Generations X, Y, and Z have long put Facebook on a pedestal, and for good reason. As of July 2018, the gargantuan social network has accumulated over 2.23 billion active users, and 1.47 billion people log into their accounts daily. Without question, Facebook has revolutionized the way we share and react to information, as well as how we connect to individuals and to organizations.
But have you asked yourself about the real situation beyond the numbers? How have people been engaging with the platform, especially when it comes to brands? Does Facebook’s power actually have limits, and will it speed up or slow down e-commerce outlets based on its network?
This post should help you rethink Facebook’s reach and purpose, the wisest way to actually use the platform for your business, and why the alternative of finding a reliable hosting provider for your own site is the most sensible option.
Is Facebook still a magic bullet?
Perhaps a good way to start the discussion is to unpack what Facebook is currently like, and what this will mean for an e-commerce business.
In the last decade, both private citizens and corporations flocked to Facebook for purposes other than expanding their network. The platform was seen as something of a “magic bullet,” or a way to inspire immediate action—whether it be in disseminating info, advertising, or selling products directly. If marketers and entrepreneurs were deft enough with Facebook, it would spell near-instant success with their target market and faster business growth.
But all these conveniences aside, we argue against treating Facebook as a magic bullet, especially in the case of e-commerce. The platform is engaging in its own struggles to stand out from the crowd—and that definitely factors into how your brand will build itself. Also, contrary to popular belief, not everyone is “just on Facebook” anymore, as an increasing number of users regard it as obsolete. Your gauge of your customer base will not come from 100% accurate data, as Facebook users constantly update their personal info.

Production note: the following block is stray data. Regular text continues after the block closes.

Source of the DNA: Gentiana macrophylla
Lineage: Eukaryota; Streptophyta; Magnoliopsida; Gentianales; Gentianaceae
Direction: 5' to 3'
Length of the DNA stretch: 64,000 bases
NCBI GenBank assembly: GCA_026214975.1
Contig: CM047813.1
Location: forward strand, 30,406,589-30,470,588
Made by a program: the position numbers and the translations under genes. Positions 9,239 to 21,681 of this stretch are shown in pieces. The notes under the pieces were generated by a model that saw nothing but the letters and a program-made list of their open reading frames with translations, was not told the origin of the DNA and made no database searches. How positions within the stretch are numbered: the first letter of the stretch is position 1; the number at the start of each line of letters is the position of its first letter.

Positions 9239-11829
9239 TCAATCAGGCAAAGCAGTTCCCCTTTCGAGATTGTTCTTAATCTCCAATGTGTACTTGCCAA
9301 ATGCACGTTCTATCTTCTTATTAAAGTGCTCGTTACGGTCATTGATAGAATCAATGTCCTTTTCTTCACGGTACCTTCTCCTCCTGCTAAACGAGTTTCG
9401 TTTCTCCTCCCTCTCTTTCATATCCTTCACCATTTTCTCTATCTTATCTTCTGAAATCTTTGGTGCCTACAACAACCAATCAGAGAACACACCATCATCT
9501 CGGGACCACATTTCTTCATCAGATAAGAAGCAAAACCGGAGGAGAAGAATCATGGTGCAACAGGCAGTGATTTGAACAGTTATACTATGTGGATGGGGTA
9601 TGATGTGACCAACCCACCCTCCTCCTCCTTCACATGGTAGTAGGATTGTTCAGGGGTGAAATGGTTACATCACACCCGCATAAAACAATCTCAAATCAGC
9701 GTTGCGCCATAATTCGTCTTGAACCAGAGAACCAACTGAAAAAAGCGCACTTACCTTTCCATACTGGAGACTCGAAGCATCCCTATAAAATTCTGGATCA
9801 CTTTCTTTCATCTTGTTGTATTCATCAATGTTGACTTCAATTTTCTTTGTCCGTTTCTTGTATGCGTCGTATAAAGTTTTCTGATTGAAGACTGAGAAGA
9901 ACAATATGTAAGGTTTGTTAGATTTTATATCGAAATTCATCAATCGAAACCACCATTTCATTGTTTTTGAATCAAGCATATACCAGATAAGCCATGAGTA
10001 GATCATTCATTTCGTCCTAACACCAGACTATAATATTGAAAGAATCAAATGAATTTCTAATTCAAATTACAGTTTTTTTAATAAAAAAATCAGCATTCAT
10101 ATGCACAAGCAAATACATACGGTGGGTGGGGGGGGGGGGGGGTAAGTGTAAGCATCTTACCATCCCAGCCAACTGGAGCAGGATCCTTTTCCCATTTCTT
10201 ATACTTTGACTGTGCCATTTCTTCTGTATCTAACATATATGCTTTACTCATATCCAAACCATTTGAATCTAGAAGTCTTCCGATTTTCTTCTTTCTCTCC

Moreover, some users prefer their social media experiences and shopping experiences to be separate. This holds especially true for Facebook right now, as it has recently earned the ire of users for being inundated with ads that are placed almost everywhere.
These are just some observations about how the landscape of Facebook is changing. There are compelling arguments here about being less dependent on Facebook for e-commerce marketing and transactions. But what’s the alternative? What should you do after moving off Facebook? Here’s our argument for getting your e-commerce business back on its own two feet.
Reliable web hosting and other valuable approaches
If the issue is about creating value for your business, fully engaging with your customers, and fostering a strong identity for your e-commerce business, here’s a summary of what we recommend.
First, we enjoin you to consider investing in a web hosting plan, with your company’s name in the domain. This ensures that you have a reliable database with all of your company’s files, covering anything from up-to-date product pages to more information about the business.
Bolster your branding with more tailor-fit and substantial branding approaches, invest in a content management system that can handle all your products, and outfit your site with a user experience (UX) that is unique and pleasing to customers.
Confront some of Facebook’s advantages, such as the lessened likelihood of cart abandonment, with your own solutions: easy checkout, assurance of safe transactions, and incentives to your customers whenever they log into their individual accounts on the site.
You should definitely keep your brand’s Facebook page active, perhaps more for the purpose of generating traffic to the main site and quickly disseminating important info to your customer base. But take our advice on this issue: move the bulk of your business off of Facebook onto your main site, bring your customers right to the storefront, and let them enjoy their shopping experience without any distractions.
Best of luck in further growing your e-commerce business!